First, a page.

Latino Living Center
“Juntos Somos Fuertes”
"Together we are strong"
The Latino student presence at Cornell University dates back to written record of Latin American student José Hercules Thomaz Aquino, a Brazilian, who began his studies in 1873 and received his Bachelor of Science degree in Architecture in 1877. Cornell University has had a historical tradition of both support of under-represented minorities and minority students protest in the effort to gain equal treatment, respect, and support from the University. With a growing presence on campus in 1977, La Asociación Latina was formed with the motto, La union hace la fuerza, in unity lies strength. Almost a decade later, faculty and administration worked together in the spring of 1986 to submit a proposal for the creation of a Hispanic American Studies Program (HASP), now the Latino Studies Program.
Early in the fall of 1993, the Johnson Museum worked with HASP to bring a group of Latino artists to Cornell. The artists installed eight site-specific pieces on campus for the exhibition “Revelation/Revelaciones: Hispanic Art of Evanescence.” The most controversial installation was a piece by Daniel J. Martinez entitled “The Castle is Burning.” The piece consisted of eight feet tall wood panels that divided the Arts Quad into many sections. Messages were written in letters two feet tall atop the black wood walls. The message that provoked the strongest reaction from the Cornell Community read “In a rich man’s house the only place to spit is in his face.”
Shortly after the exhibit opened, vandals painted a swastika and profanities on the wood panels and tore down some of the letters and panels. Arguing that the University wouldn’t protect the piece of artwork, a group of Latino/a students linked arms around Martinez’s installation, forcing many people trying to get to class on the Arts Quad to turn around and take another route. Later that same day, the human barricade marched to Day Hall and began their takeover of the building.
We begin with a timeline of the Day Hall Takeover in 1993. After getting an understanding of the history behind the Latino Living Center we invite you to read our mission, a statement set forth at the time of the Center's conception.
October 1993: Los Angeles-based artist Daniel J. Martinez begins building his controversial, site specific art installation called "The Castle is Burning."
November 1993: "The Castle is Burning," now a completed series of tarred walls emblazoned with messages, lines the pathways of Cornell's Arts Quad. The structure, part of the "Revelations" art exhibit is scheduled to stay up until December. It becomes the object of several acts of vandalism.
November 19, 1993: A group of about 100 students, most of them Latinos, fed up with the vandalism to Martinez’s piece, demonstrate on the quad and form a blockade around the structure. Later they march to Day Hall to demand a meeting with President Frank H. Rhodes. Rhodes, however he is out of town and other administrators refuse to pencil in an appointment without his approval. The sit in begins.
November 20, 1993: Sit-in continues; two Cornell police officers suffer minor injuries in a brief melee when dozens of students charge into Day Hall. Students release a list of eight demands, including more courses in Latino-American history, the purchase of more library resources about Latino culture and History and a fund to bring visiting Latino professors to the university, while trying to recruit tenure track Latino professors.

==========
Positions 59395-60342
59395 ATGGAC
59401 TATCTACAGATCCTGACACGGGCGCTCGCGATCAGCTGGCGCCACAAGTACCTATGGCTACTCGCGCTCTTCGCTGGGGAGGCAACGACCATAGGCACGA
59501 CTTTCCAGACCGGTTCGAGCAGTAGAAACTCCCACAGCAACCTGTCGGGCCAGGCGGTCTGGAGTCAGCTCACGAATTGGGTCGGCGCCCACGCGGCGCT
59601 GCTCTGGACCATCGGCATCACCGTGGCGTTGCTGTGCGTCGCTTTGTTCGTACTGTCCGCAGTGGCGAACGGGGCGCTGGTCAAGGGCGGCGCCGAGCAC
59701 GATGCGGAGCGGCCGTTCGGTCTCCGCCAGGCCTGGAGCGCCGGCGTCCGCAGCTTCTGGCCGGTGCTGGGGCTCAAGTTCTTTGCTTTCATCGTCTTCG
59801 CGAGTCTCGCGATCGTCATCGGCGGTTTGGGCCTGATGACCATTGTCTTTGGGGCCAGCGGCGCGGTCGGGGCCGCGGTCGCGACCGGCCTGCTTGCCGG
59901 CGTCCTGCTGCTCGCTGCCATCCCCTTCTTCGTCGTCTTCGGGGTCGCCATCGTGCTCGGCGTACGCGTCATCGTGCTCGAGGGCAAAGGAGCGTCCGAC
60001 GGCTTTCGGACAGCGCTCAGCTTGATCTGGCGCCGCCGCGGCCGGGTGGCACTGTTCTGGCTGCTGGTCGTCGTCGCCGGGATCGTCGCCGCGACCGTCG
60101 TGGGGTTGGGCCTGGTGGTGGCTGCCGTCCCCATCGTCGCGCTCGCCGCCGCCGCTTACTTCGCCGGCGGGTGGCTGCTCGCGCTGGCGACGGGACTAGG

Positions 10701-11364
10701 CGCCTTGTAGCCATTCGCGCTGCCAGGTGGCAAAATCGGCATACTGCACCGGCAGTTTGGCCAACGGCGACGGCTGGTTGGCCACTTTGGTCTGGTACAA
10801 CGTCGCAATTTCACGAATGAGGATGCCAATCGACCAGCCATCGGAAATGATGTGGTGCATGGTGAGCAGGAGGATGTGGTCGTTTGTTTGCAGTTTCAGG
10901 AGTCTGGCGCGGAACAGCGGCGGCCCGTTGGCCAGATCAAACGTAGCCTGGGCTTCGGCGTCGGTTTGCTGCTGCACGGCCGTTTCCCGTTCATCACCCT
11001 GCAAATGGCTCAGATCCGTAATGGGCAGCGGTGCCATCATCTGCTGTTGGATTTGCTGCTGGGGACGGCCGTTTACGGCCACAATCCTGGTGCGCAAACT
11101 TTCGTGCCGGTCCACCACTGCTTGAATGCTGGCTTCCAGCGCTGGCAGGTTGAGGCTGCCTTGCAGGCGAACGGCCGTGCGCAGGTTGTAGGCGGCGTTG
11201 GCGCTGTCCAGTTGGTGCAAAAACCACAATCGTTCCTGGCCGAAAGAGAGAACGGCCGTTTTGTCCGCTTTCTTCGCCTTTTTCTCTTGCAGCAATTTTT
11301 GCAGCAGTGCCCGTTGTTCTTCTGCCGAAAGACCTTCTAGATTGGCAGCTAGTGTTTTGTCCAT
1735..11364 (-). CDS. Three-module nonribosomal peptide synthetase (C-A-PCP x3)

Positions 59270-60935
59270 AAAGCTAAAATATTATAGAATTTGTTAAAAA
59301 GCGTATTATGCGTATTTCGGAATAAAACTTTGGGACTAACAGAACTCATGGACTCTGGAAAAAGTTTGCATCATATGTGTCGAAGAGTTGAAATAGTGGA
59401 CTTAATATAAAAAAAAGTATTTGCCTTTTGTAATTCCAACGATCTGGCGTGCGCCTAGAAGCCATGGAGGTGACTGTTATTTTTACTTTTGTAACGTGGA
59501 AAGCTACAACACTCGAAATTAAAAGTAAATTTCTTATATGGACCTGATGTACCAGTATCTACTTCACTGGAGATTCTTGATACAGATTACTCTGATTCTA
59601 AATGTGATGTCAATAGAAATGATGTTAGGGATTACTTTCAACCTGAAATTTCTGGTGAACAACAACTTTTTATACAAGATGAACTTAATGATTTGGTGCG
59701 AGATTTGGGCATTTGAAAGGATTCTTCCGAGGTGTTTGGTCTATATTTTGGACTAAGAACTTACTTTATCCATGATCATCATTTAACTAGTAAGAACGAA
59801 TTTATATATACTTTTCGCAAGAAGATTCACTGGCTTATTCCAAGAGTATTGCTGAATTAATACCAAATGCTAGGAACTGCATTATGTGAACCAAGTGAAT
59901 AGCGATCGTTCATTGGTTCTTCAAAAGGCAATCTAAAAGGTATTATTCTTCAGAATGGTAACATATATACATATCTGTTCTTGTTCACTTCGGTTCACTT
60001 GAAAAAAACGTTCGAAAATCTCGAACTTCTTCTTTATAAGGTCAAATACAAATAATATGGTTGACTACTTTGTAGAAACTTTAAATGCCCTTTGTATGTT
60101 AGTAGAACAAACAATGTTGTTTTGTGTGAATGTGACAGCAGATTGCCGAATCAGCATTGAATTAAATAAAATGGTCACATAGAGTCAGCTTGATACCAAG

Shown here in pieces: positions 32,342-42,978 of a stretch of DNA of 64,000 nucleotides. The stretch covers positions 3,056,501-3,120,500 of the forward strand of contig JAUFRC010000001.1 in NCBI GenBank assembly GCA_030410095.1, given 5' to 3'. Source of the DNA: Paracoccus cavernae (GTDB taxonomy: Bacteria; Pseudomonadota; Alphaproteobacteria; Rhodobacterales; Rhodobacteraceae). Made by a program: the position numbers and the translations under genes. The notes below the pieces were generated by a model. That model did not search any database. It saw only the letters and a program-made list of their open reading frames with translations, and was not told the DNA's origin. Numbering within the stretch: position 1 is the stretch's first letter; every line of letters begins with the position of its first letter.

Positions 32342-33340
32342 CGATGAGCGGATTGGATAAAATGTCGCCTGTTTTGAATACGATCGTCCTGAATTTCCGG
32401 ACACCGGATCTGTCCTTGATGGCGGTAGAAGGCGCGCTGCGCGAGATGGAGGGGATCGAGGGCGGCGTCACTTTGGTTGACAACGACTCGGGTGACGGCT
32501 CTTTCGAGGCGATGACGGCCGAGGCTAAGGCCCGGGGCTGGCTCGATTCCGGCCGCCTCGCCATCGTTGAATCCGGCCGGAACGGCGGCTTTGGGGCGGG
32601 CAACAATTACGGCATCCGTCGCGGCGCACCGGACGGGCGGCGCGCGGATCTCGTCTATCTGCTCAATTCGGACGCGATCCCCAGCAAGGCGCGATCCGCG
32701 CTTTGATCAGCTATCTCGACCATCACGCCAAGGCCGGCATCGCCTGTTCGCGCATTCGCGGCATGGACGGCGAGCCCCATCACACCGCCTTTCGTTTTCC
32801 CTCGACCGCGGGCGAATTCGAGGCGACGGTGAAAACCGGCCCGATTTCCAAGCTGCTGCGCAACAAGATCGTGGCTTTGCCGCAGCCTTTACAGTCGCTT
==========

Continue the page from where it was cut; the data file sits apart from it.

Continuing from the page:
November 21, 1993: Rhodes, who cut short his trip to Philadelphia, tries to get the students to leave the building, but they refuse to speak with him. The University initiates suspension proceedings for roughly 70 students.
November 22, 1993: Sit-in ends at about 2:30 PM; Rhodes agrees to a series of meetings with student leaders.
November 30, 1993: At the first in a series of meetings between administrators and students, students propose a Latino Living Center space set aside in a dorm on campus dedicated to the study of Latino Culture.
March 18, 1994: Cornell's board of trustees approves Latino Living Center.
August 1994: Latino living Center opens in the basement of the Class of ’22 Hall on West Campus.
August 2000: The Latino Living Center moves to North Campus. Anna Comstock House becomes our home.
2009: West Campus completed and the Program House review begins.
The LLC has, and will continue to, build socially conscious and community-minded individuals. Our goals have been, and still are, t0 provide knowledge of our culture and the problems facing Latinxs so that the future leaders of our communities will be prepared with the skills and sensitivity necessary to effect social change.
The LLC has aimed to attract more Latinx students to Cornell University, thus enabling more students to complete academic programs. Through a philosophy of openness and inclusiveness, the LLC moved forward increasing student leadership and support, multicultural competency, and awareness of the spectrum of Latinx cultures.
By combining the values in the LLC Common Bond and H&RL Programmatic Learning Objectives they will ideally act as a guide for the actions and decisions of individuals as they interact with and support each other, as well as other communities on campus.
This extends to the both in and out of house members of the LLC and affiliated students, staff, and faculty. We are not just members of these communities, but representatives as well.